February 6th, Hoi An, Vietnam – We have been fairly lucky with out itinerary in that we have not had many long distances to travel; particularly we have had only one overnight journey since flying from Los Angeles to Tahiti. However, the long North-South nature of Vietnam has not been as kind and we have three long journeys in the country (if we had taken the fastest direct HCMC-Hanoi train it would take 29 hours). Another complication has been Tet; this time of year all Vietnamese are heading home for the holidays and the dominant route is from HCMC north, filling all the trains, planes and buses. Our first of those legs was HCMC to Nha Trang. We were lucky enough to get two seats in a sleeper compartment on a crowded train; it was not the best timed train but was certainly more comfortable than a bus. We shared the compartment with two university students returning home, they spoke a little English and provided some interesting conversation before we drifted off to sleep.
We could pretend that we came here to see the sights and observe Vietnamese culture, and we did watch a wedding processional unload from a boat in the harbor and passed by interesting floating fishing villages every day, but the reason we came here was to dive. Each morning we went out for two dives with plenty of time to laze around the boat in between and spent the afternoons lazing around town or our hotel. We used the opportunity to complete our advanced open water certification, providing the excuse for some interesting dives we otherwise would not have done, such as a night dive. Completing the course also takes us one step closer to dive master certification, and possession of a marketable skill which will allow us to survive as bums in beach locations worldwide. There were several people temporarily working with Rainbow Divers (the excellent outfit we went with) as they complete dive master or instructor courses; it does not appear to be too stressful a life.
The second of our overnight legs was from Nha Trang to Hoi An. Unfortunately, we were unable to get train tickets for this trip; in HCMC they would not let us buy tickets that left from Nha Trang and by the time we got to the beach the trains were sold out. This left us with the tourist bus as the only alternative; buses are less comfortable to begin with, and this one was completely full. Not far out of town on the highway we came to a disabled truck that he bus was unable to move around; for some reason the company thought the best course of action was for all of us to get off the bus and walk back down the unlit highway as the bus backed its way downhill. Once we got going again we were able to get some sleep, but every time the bus stopped for food and bathroom (why it stopped so much in the middle of the night I have no idea) the bus became noisy, and always with the sound of the same Vietnamese voice, making sleep more difficult. When we finally got to Hoi An the first stop was at a guesthouse a bit out of town, which they insisted was a very good price and it would be hard to find rooms in town. When I explained I had reservations somewhere else they asked me to break them; the commission-based tourist buses are quite annoying.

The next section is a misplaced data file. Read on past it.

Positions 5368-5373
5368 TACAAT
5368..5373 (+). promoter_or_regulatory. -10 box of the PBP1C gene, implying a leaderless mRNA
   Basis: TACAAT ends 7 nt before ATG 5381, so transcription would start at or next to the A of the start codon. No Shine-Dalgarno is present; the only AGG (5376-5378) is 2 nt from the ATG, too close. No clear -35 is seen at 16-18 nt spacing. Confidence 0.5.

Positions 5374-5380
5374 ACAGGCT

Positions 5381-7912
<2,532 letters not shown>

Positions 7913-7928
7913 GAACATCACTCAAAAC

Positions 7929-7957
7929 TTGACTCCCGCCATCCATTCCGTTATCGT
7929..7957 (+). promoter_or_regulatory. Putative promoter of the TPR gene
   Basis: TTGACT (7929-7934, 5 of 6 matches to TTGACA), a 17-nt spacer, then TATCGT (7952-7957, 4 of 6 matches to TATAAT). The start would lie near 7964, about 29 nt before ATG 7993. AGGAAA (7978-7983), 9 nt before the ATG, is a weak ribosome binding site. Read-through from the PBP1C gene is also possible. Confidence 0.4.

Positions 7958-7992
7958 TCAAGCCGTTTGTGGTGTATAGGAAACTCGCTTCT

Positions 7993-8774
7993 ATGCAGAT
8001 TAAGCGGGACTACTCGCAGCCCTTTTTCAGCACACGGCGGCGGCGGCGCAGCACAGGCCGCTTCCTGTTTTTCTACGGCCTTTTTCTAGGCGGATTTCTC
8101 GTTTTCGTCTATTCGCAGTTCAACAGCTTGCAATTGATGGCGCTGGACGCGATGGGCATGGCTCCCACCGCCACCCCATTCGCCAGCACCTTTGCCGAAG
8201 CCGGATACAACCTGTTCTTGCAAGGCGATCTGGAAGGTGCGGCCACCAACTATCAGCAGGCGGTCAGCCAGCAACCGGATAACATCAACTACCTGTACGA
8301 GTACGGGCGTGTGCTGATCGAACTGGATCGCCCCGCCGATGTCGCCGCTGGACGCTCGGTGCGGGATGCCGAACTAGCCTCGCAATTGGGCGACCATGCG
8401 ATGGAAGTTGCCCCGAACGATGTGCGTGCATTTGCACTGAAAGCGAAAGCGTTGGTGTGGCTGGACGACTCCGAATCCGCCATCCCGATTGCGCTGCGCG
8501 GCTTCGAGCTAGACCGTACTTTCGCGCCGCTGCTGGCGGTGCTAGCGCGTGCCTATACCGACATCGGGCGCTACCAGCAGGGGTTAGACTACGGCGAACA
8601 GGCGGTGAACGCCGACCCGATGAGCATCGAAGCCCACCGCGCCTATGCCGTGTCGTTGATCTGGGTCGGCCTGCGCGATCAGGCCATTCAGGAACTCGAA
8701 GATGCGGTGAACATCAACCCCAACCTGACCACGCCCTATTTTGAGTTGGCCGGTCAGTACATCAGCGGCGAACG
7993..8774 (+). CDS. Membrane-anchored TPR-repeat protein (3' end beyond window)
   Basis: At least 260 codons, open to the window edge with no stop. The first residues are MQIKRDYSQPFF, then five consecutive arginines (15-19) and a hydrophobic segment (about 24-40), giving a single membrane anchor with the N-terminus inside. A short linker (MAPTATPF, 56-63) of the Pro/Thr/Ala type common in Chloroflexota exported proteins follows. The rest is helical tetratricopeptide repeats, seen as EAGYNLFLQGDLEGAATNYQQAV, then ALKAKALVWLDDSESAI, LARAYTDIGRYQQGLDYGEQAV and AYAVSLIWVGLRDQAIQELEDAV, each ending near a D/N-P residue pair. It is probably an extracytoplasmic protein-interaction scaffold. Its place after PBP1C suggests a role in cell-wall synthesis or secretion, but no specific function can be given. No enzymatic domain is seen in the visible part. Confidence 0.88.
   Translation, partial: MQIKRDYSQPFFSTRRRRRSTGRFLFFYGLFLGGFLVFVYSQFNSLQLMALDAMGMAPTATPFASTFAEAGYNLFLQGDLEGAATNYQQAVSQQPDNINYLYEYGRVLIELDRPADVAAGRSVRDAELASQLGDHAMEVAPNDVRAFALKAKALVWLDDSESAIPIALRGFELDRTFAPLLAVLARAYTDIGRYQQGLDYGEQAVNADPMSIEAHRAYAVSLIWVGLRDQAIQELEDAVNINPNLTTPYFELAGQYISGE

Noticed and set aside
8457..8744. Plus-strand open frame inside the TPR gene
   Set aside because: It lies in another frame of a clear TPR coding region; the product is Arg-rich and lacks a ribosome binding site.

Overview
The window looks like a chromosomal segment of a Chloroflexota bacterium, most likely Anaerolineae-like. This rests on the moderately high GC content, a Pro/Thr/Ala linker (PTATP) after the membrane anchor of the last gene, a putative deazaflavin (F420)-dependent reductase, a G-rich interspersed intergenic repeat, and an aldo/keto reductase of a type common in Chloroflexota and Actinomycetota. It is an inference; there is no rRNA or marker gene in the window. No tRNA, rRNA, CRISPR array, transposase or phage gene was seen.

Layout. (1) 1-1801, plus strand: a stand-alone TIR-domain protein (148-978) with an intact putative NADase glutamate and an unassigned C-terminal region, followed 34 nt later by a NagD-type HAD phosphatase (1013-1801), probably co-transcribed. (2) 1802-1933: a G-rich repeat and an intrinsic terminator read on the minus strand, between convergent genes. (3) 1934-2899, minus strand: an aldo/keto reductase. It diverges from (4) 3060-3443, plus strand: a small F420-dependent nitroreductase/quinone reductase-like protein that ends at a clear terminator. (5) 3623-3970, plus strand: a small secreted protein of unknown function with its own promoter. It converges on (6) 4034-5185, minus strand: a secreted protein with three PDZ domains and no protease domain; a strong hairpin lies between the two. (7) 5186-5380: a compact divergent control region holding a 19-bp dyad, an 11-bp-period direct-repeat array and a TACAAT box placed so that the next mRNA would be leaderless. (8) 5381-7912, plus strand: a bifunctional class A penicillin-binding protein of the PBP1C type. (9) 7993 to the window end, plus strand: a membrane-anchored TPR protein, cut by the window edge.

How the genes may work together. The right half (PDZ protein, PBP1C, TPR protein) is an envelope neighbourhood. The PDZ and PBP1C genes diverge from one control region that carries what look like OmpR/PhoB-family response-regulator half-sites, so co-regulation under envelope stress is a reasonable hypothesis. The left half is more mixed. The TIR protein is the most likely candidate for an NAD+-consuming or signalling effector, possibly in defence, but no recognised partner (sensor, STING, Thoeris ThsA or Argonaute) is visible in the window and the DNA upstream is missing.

Hoi An has a reputation as a charming small town, and while I can see how it was once a quaint cultural enclave, today it is completely given over to tourism. With the restrictions on development that come with its World Heritage status, you cannot blame the townsfolk for capitalizing on every ounce of tourist money they can find, but it does take away from the charm. We have found the sales tactics, moto and cyclo drivers and street folk in Vietnam in general, and Hoi An in particular, to be the most aggressive we have come across during our travels. In other countries we were Sir or Madam, here it is ‘you, buy this.’ In other countries no usually ends the conversation, here it is just the beginning. I have no trouble walking away and being a bit aggressive when necessary or saying no to even the cutest little kid pushing Tiger Balm (and I had some fun with a few of the kids, once they understood they were not getting any money they became children again), but it does ruin the atmosphere of the town. The old town is still nice enough and wandering around some of the more residential areas reveals the nice, charming city that attracted all the tourists in the first place. This was particularly true today as many of the shops were closed or closing for the upcoming holiday. One house in particular, among a row of colonial French building, proved an interesting experience. The fourth-generation owner, Mr. Duong, is more than happy to show individuals, though not groups whom he find to noisy and unwilling to carry on conversations, around the well preserved structure. The furniture is mostly over a century old and he sounds very proud as he talks about his family’s history there; particularly when he showed us his father’s altar and recounted his funeral. Hoi An is also well know for its tailor shops and we both had a couple of new suits made up for fairly cheap prices; providing new wardrobes for the inevitable return to the working world.
Now we are heading up to Hue for Tet and from there will continue north to national parks around Ninh Binh and Hanoi. Hopefully we will be able to get train tickets when we get to Hue, but we are not too hopeful; looks like there may be one more long bus ride in our near future.